On August 22, 2012, the Securities and Exchange Commission (SEC) approved two final rules imposing new disclosure requirements on publicly-traded companies that use "conflict minerals," or are involved in the commercial development of oil, natural gas or minerals and making payments to governments. The first rule requires publicly-traded companies to disclose certain conflict minerals or derivatives used in their production processes. These disclosure requirements could affect a broad spectrum of companies and numerous product markets: e.g., consumer electronics, medical equipment, high-speed tools, machine parts, glass and lamps. The second rule requires disclosure by oil, gas, and minerals companies of certain payments to non-U.S. governments or to the U.S. federal government.
Both reporting requirements were established under the Dodd-Frank Wall Street Reform and Consumer Protection Act (Dodd-Frank Act) in July 2010 but did not take effect until the SEC finished its rulemaking process. The SEC estimates that thousands of companies will be subject to the disclosure requirements. Further, the SEC estimates that the conflict minerals rule will impose $3-4 billion in compliance costs on companies, and that the rule requiring disclosure of government payments will impose upwards of $1 billion dollars in compliance costs.
Conflict Minerals Rule
Companies subject to or affected by the reporting requirements
Under the SEC's final rule, the reporting requirements apply to companies using so-called conflict minerals, i.e., columbite-tantalite, cassiterite, gold, wolframite or their derivatives in products or their production process. Cassiterite is commonly used in producing tin, such as for joining pipes and electronic circuits. Columbite-tantalite is the ore from which tantalum is extracted. Tantalum is commonly used in electronic components, computers, videogame consoles, digital cameras, carbide tools and jet engine components. Gold is also commonly used in electronic, communications and aerospace equipment. Wolframite is the ore used to produce tungsten, which is used in metal wires, electrodes, and in lighting, electronic, electrical, heating and welding applications.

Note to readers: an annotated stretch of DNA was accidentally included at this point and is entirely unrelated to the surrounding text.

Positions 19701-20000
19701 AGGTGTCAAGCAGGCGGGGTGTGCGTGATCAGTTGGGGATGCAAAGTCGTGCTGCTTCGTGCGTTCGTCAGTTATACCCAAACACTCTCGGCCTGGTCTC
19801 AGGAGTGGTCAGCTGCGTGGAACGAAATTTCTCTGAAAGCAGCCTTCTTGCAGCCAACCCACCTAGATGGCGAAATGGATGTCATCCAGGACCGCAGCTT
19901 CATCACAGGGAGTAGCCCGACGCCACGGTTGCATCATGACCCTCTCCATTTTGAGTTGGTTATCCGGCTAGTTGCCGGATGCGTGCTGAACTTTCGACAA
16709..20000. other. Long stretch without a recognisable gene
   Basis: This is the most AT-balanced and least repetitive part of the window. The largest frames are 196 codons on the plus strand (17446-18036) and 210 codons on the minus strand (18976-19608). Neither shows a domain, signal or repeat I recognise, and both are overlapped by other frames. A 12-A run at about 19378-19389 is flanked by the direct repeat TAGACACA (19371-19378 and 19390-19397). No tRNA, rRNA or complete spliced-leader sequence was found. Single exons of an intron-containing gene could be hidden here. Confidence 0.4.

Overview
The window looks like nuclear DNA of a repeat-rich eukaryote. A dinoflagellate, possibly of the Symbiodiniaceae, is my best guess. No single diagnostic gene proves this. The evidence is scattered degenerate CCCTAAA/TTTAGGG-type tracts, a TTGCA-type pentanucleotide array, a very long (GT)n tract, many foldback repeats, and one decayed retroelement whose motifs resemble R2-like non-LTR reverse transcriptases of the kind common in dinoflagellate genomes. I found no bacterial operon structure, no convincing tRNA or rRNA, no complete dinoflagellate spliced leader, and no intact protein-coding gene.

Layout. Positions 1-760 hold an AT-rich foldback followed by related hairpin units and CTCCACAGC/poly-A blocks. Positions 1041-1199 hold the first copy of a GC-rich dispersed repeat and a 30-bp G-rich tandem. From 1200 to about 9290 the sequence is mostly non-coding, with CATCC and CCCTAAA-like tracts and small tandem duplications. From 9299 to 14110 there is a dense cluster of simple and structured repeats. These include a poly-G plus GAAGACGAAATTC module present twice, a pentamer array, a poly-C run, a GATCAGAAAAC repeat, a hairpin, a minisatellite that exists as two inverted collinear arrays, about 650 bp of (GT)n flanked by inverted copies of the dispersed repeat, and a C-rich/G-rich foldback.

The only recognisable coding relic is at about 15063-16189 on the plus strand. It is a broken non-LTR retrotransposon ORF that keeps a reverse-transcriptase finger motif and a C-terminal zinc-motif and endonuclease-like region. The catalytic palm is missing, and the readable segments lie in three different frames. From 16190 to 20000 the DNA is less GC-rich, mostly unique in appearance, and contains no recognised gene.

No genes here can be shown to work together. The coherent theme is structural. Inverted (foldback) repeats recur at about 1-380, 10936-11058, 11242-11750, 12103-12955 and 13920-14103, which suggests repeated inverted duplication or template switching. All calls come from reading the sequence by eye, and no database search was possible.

The reporting requirement only applies for publicly-traded companies using minerals that are "necessary to the functionality or production of a product manufactured by such person." Dodd-Frank stipulated that the reporting requirements also applied to entities contracting for the manufacture of products using the listed conflicts minerals. However, the final rule clarifies that companies will not be required to disclose the use of such minerals if they do not exercise influence over the manufacturing of an item. Thus, companies that, for example, merely affix their brand to a manufactured item, or repair a product manufactured by a third party are not subject to the disclosure requirements.
Many companies that are not subject to the disclosure requirements will, nonetheless, be affected by the final rule. For example, any upstream supplier of a publicly-traded company using minerals in its production process will likely be called upon to document the country or origin and chain of custody of the minerals. In short, entire supply chains for the listed minerals, including the non-U.S. companies in those supply chains, will be affected by the final rule.
Due diligence to ascertain the origin of the conflict minerals
Under the final rule, companies subject to the reporting requirements must conduct a "reasonable country of origin inquiry" to determine whether the minerals it uses are from the DRC or surrounding countries (i.e., Angola, Burundi, Central African Republic, Republic of the Congo, Rwanda, South Sudan, Tanzania, Uganda and Zambia) (DRC countries). The final rule declines to define what constitutes a reasonable country-of-origin inquiry, other than to say that the inquiry must be in good faith and be reasonably designed to determine whether any of the minerals originated from DRC countries. The final rule clarifies, however, that scrap or recycled minerals are deemed to be conflict-free minerals.